بسم الله الرحمن الرحيم
والصلاة والسلام على نبيه الامين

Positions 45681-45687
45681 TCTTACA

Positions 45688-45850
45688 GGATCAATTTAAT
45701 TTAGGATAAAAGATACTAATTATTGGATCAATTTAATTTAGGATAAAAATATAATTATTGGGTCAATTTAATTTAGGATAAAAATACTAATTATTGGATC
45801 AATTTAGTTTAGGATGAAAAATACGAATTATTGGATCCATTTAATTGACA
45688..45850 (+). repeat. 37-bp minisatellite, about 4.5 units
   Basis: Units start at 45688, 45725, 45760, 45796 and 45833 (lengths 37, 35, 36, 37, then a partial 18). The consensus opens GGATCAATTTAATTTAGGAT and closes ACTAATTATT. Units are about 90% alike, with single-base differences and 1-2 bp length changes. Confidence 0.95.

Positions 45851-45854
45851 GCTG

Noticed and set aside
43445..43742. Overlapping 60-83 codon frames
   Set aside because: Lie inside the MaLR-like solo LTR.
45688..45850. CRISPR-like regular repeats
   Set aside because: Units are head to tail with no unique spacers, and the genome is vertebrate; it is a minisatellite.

Mirza Mahmud Ahmad (1889-1965), the son of the 19th century Indian Muslim reformer, Mirza Ghulam Ahmad, claimed to be the Muslih Ma’wud or “Promised Reformer”, and was elected his father’s second successor upon the death of the first successor, Mawlana Nur ud-Din. The Ahmadiyya community suffered a split within its ranks upon the election of Mirza Mahmud Ahmad to the office of the caliphate. A dissenting party, led by Ghulam Ahmad’s companion, Mawlana Muhammad Ali, rejected the caliphate of Mirza Mahmud Ahmad due to the development of a doctrinal difference on the issue of the finality of prophesy. As I have attempted to prove in this series of articles, the founder of the Ahmadiyya movement, Mirza Ghulam Ahmad, did not claim to be a prophet in the real sense of the word. Rather, he considered himself a Muhaddath and appointed by Allah Most High, from Whom he received regular communication, commissioned for the reformation of the Muslims and the revival of true Islam. He also claimed to be the Mujaddid of the 14th century of the Islamic Hijri calendar, as well as the promised Messiah and Mahdi. However, it was Mirza Mahmud Ahmad and his party, known as the Qadiyanis, who insisted that Mirza Ghulam Ahmad was a prophet in the real sense of the word, albeit a non-law-bearing prophet subordinate to the Shari’a of Prophet Muhammad (sall Allahu alayhi wasallam) – the Qur’an and Sunna. This was a great deviation within the movement, the responsibility for which lies squarely on the shoulders of Mirza Mahmud Ahmad. Under the latter’s leadership, the Qadiyanis rapidly became the dominant faction within the movement, and the dissenting party, led by Mawlana Muhammad Ali and based in Lahore, eventually fizzled out and today is a very insignificant organization with a negligable following. In a sense, the same thing happened to the Ahmadiyya movement which happened to the Jesus movement. The two movements have many parallels. Like the Mosaic Messiah before him, Mirza Ghulam Ahmad, claiming to be the Mohammedan Messiah, was deeply misunderstood by many of his own followers. While the majority of Jesus’s followers deviated from his teachings, and fell into the error of deifying him, the majority of Ghulam Ahmad’s followers fell into the error of considering him an infallible prophet in the real sense of the word. The majority of the followers of Jesus, who became known as Christians, became an altogether separate religious community, and were quickly cut off from their Jewish roots and the observance of the Torah which was so central to the teachings of Jesus the Messiah. Likewise, the Qadiyanis, under the leadership of their own version of Paul of Tarsus, namely, Mirza Mahmud Ahmad, have totally separated and become cut off from the Umma of Prophet Muhammad (sall Allahu alayhi wasallam), even going to the extent of refusing to pray behind the appointed imam for the Sacred Mosque in Mecca. They overly exaggerate their sectarian identity. The disciples and early, sincere followers of Jesus the Messiah, were indeed a unique and true sect of the Jews in their time. They held firmly to the observance of the Torah and the teachings of the Israelite Prophets. Jesus himself continued the ministry and the preaching of John the Baptist’s apocalyptic message. They did not believe Jesus was divine or the begotten “Son of God”, but were ardent unitarian monotheists. Nevertheless, these true followers of Jesus were drowned out by the misguided Christians under the influence of the antichrist deceiver, Paul of Tarsus. It was only until the advent of the Seal of the Prophets, Muhammad of Tihama (peace be upon him & his family), some six centuries after the passing away of Jesus the Messiah, that the original, monotheistic teachings of the latter were fully restored. Likewise, I believe that Ghulam Ahmad, in his announcement of a promised reformer to come after him, was referring to a figure who would arise within his movement and community, to revive his original teachings and repudiate the deviation of the Qadiyanis who have gone to extremes and who have made Ghulam Ahmad an actual prophet, defying the fundamental belief in the Finality of Prophesy that is so central to Islam. According to the Qadiyani narrative, Mirza Ghulam Ahmad’s claim to being an actual prophet, in the real and literal sense of the word, was gradual. They assert that Ghulam Ahmad’s claim to real and literal prophesy occurred in 1901, when he published the book Eik Ghalati Ka Izala. In this book, Ghulam Ahmad begins with the following words: